The Dolly Sisters

imageThe name Harry Gordon Selfridge, founder of the London department store, was linked to some of the most popular and sought after women of the day. His generosity towards them knew no bounds and age did not diminish his enthusiasm for being seen in their company. In the early 1920s Mr Selfridge saw a performance by the Dolly sisters and was immediately struck by the beauty and talent of Jenny Dolly. I’ve never understood why he chose Jenny on sight alone as the Dolly sisters were identical twins. Jenny and Rosie Dolly, birth names Yansci and Roszika Deutsch, were born in Hungary and moved to the States when they were twelve, beginning a dancing career in the theatre that would make them household names in Europe as well as America. They started in vaudeville making up their own dances, their mother putting together the costumes, and gradually got themselves noticed with their liveliness and enthusiasm although their singing seems to have been mediocre. They had that indefinable something made even more special by the fact that they were identical twins.

imageThe Dollies appeared in the Ziegfeld Follies and in films, trying solo careers and then getting back together. They came to Europe in 1920 and wowed London audiences with their costumes and their style. By this time they had learned that sumptuous costumes and stage sets put them in the public eye and made them memorable. This together with their vitality and sheer personality made up for the fact that they were not the greatest singers and dancers. They were popular backstage, being generous and friendly towards ordinary theatre workers. During their stay in the capital they were thrilled to be taken up by London society, dancing with Edward, Prince of Wales and attending parties thrown by the rich and famous.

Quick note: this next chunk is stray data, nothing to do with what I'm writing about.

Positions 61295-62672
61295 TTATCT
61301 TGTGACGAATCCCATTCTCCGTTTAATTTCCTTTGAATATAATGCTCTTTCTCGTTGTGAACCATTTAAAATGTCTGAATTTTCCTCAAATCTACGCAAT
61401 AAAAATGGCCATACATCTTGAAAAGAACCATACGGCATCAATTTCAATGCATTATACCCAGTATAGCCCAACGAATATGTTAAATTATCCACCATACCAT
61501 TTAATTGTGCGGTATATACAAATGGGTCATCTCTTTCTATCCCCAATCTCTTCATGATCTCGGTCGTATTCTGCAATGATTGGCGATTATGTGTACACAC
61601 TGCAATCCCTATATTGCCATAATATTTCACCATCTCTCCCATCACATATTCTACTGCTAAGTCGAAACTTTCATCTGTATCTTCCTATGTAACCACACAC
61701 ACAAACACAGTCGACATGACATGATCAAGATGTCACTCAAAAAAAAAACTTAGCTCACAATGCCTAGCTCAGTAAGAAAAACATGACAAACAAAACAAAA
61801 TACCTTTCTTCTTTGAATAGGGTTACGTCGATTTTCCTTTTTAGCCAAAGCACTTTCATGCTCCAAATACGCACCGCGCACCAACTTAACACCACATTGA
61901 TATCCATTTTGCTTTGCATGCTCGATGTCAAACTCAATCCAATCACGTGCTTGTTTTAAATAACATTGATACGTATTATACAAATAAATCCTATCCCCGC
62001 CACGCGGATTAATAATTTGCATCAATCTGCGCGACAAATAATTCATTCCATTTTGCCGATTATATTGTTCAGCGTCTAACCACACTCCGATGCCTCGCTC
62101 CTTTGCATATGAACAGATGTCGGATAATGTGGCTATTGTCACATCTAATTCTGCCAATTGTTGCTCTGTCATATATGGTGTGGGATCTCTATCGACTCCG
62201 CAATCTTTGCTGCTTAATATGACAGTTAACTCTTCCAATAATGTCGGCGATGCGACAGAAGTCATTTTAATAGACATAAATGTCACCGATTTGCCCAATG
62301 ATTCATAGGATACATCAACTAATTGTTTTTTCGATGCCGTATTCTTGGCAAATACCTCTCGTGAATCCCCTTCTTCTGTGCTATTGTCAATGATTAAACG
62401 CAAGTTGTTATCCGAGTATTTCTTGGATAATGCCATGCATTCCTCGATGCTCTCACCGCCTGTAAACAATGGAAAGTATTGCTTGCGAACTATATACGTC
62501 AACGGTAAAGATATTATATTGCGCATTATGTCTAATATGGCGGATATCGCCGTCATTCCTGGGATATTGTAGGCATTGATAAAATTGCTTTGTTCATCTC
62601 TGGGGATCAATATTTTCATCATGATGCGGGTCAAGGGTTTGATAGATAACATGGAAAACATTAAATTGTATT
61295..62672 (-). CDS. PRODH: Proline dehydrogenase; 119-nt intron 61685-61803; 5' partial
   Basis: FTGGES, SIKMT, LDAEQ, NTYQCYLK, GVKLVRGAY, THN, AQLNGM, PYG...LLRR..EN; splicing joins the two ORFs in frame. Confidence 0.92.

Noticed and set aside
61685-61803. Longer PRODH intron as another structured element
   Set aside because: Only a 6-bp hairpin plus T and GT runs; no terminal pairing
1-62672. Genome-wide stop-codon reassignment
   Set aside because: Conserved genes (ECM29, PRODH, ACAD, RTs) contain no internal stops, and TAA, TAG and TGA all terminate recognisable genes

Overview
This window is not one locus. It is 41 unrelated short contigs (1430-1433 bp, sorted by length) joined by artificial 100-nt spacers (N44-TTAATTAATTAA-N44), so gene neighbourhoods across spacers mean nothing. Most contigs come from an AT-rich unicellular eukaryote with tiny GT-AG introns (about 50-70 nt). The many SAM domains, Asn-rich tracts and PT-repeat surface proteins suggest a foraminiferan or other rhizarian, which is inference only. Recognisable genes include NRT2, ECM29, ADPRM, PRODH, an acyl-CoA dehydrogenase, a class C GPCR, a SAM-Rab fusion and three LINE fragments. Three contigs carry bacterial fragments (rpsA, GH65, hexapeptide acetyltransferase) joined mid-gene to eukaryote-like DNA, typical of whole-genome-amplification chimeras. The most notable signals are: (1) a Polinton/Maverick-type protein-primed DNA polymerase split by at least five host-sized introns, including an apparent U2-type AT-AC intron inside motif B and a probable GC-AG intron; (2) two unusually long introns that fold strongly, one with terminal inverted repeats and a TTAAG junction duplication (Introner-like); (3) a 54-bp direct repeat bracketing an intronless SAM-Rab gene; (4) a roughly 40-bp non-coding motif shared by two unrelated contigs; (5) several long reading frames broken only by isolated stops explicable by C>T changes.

They had a good sense of fun and there are stories of them putting their identical appearance to good use. On one occasion it is said that Rosie was invited to lunch by an admirer who was getting a little too keen and she ate her way through a great deal of food before excusing herself for a short time. Identically dressed Jenny replaced her, proceeded to say she was still hungry and demolished another mountain of food. The admirer was keen to escape from this particular lunch date.

imageThe Dolly Sisters moved to Paris and were equally popular there. They had become aware of their own worth and in 1926 they sued the management of the Moulin Rouge Music Hall for 500,000 francs for breach of contract. They were unhappy that Mistinguett, a famous revue star, was topping the bill. The Moulin Rouge management counter-sued for the same amount of money as the Dolly Sisters had walked off in the middle of a rehearsal and joined the cast of the Casino de Paris. They won their case and were awarded the full amount of damages plus costs. They became members of the smart set, gambling in Deauville and following the social season. They were known for arriving at the casino dripping in jewels, gifts from wealthy admirers, and gambling vast amounts of money, often bank-rolled by those same wealthy individuals.

Mr Selfridge was one of those admirers, showering gifts on Jenny and accompanying her to the casino, handing her wads of notes with which to gamble. He is said to have proposed to her several times but she refused to marry him. Selfridge was in his seventies by now and using his diminishing fortune to indulge the woman he had fallen in love with. He helped her buy and furnish a house in Paris and when Jenny had a serious car accident he paid medical and care bills. There are accounts that Harry Gordon Selfridge spent as much as twenty million dollars mainly on Jenny Dolly but with Rosie receiving expensive gifts as well. He eventually lost control of his department store ending up in debt and with unpaid taxes.

imageIt is hard to imagine that the Dollies had anything other than a happy ending but sadly this was not the case. The world they knew was disappearing and other stars were taking the stage. Jenny never fully recovered psychologically or physically from her dreadful car accident and committed suicide. Rosie lived for almost thirty years without her sister. In an interview in the 1960s Rosie Dolly said, ‘I found out that America has changed— I’m in New York, old friends you call up when you arrive – they’ve forgotten you. They don’t call back.’

If you’d like to know more about the Dolly Sisters there is a great biography The Delectable Dollies by Gary Chapman published by Sutton Publishing.